Local author regales Mt. Airy residents with history behind the neighborhood’s architecture

An eclectic mix of architectural styles in Mt. Airy and Northwest Philadelphia are one of the many reasons residents pride themselves in the area. Author Joseph Minardi gave a concise visual survey of the neighborhood’s architectural history as guest speaker for this year’s Frank Wister Thomas Lecture.

Minardi recently authored “Historic Architecture in Northwest Philadelphia: 1690 to 1930s” and spoke to a crowd of 40 at Lovett Memorial Library on Monday night. The annual lecture event is presented by the Friends of Lovett Memorial Library.

Northwest Philadelphia is known for what is called Wissahickon style, Minardi told the attendees. “It’s not really a style of architecture,” he said, but a term coined by local landscape architect, Carol Franklin, in 1989 to describe three key elements found abundantly in Mt. Airy architecture.

Wissahickon schist is “the building block” of homes and churches in the area, Minardi explained. The mica found in the stone gives buildings a very distinctive look compared to Philadelphia’s traditional brick housing stock.

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Native trees and plantings were also used as much as possible in the landscape, he noted. Water was another important consideration, leading to stone lined open drainage ditches edging property lines which led to and simulated the flow of the Wissahickon Creek.

18th Century

Mt. Airy’s architectural heritage spans several centuries, beginning in the colonial era. Many homes of that period can still be seen along Germantown Avenue and even toured today, such as the Chew House, Johnson House, the Michael Billmeyer House and the Beggarstown School (now Little Jimmie’s Bakery Café).

Avenida Restaurant, located in the former Cresheim Cottage, is believed by some to be one of the oldest existent buildings along what was once known as the Great Road. Though it is possible some or all of the cottage was built as early as 1700, Minardi says he believes the actual date to be circa 1740. These homes are built in the “classic Germantown style” with randomly arranged stones and side gables, Minardi remarked.

Two examples of federal period homes are Upsala, 6430 Germantown Ave., part of the Cliveden estate and Gorgas House, 6901 Germantown Ave., now owned by Weichert Realtors McCarthy Associates. Both were built in 1798.

19th century

The historic country estate of ‘Mt. Airy’ which was built by Chief Justice William Allen in the mid-18th century, was replaced in 1846 by ‘Magnolia Villa’. This Italinate home of James Gowen, located at 7301 Germantown Ave., was greatly altered in 1946 when the porches and overhanging eaves were removed and the exterior was given a decidedly more colonial revival look, Minardi stated. It is now part of the Lutheran Theological Seminary.

Victorian era gothic revival style architecture, with large front facing gable, can seen in the William Leibert House, built in 1855 and located on New Courtland’s Germantown Home Campus. Another relic of the Victorian era is the Mt. Airy Station, 7423 Devon St., built in the stick style by Frank Furness in 1883. Saracinesca, 701 W. Allens Ln., is a Victorian Gothic mansion built in 1892 with a crenelated tower and porte-cochère.

One of the neighborhood’s more elaborate former homes was the Greek revival mansion ‘Pelham’, situate on George Carpenter’s 350 acre estate which he called Phil Ellena. Pelham was built in 1844 for $150,000 but was ultimately torn down in 1892. Carpenter’s early death may have contributed to its demolition, though plans to turn the building into a hotel had been considered, Minardi said.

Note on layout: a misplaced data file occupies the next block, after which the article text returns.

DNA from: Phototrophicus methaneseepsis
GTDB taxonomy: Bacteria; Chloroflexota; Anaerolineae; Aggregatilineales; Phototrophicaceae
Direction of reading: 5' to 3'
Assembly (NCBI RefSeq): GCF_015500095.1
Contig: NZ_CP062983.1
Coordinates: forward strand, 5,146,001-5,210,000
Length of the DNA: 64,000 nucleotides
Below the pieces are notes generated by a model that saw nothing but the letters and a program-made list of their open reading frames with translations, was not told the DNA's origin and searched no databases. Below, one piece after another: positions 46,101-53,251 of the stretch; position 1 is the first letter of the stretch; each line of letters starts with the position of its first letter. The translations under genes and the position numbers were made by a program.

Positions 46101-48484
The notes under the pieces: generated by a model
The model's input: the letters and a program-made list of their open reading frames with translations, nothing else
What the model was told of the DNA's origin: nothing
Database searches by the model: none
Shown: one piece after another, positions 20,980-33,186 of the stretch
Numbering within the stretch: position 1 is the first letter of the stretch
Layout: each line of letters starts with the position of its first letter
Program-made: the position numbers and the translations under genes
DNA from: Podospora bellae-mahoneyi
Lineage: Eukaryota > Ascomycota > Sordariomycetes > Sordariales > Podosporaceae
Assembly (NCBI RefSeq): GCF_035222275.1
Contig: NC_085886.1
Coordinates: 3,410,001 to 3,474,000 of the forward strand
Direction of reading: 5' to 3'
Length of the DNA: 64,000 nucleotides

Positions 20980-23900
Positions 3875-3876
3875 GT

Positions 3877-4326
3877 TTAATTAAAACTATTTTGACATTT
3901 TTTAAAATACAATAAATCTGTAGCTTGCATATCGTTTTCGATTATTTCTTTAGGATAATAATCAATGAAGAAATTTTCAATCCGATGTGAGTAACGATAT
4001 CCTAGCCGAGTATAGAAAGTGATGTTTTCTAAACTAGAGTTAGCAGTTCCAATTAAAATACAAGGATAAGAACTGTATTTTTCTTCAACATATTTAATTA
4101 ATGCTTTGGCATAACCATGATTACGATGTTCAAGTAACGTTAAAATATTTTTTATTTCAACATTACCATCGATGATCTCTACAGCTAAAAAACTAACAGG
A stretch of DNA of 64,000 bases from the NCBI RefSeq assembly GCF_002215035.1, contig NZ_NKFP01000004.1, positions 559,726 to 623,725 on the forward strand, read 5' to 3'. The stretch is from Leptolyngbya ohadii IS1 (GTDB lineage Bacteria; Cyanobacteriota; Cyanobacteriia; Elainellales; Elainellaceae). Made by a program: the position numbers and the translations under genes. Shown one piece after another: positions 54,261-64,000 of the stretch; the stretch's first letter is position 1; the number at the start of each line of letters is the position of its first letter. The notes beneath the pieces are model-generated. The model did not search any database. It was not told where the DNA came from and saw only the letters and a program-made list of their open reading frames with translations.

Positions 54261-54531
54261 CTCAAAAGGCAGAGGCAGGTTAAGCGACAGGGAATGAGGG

Developers instead opted to make way for a collection of impressive homes in a variety of building styles. They range from the Georgian revival style of the circa 1900 residence at 341 Pelham Rd., to the 119-year-old Dutch colonial home, with stepped gables and red tile, at 336 W. Hortter St., to the Tudor revival style of Fairelawn, 30 Pelham Rd., a manor house built in 1902.

Early 20th century

At the turn of the century, the neighborhood saw several housing developments which are still standing. Sedgwick Farms in East Mt. Airy, once advertised as a “suburban section within city limits” when first developed, features many homes built in the Tudor revival style.

The charming French Village was created from a section of Fairmount Park by developer George S. Woodward. Inspired by architecture he had seen while in France, Woodward hired Robert Rhodes McGoodwin and Edmund Gilchrist to build homes along Gate Lane, Elbow Lane and Emlen Street in the 1920s.

One of the most recognized visual landmarks in Mt. Airy is the Sedgwick Theatre, built in 1928 in the art deco style. In its heyday, the theater seated 1,600 people and was the anchor of the business district until the 1960s, Minardi said. Now in need of significant restoration, it is home to the Quintessence Theatre Group.

A continuing series on historic architecture

Minardi, a life long South Philadelphian and graduate from the Hussian School of Art, spent 20 years in graphic design before he began to research, write and take photos for his “Historic Architecture” series. Before his most recent book focusing on Northwest Philly, he wrote a book looking at West Philadelphia architecture.

Minardi says he hopes to convey to outsiders that by coming to Mt. Airy they will “see something new, something they never expected.”

Minardi is currently working on his next book which which will look at the historic architecture of East Falls, Manayunk and Roxborough.

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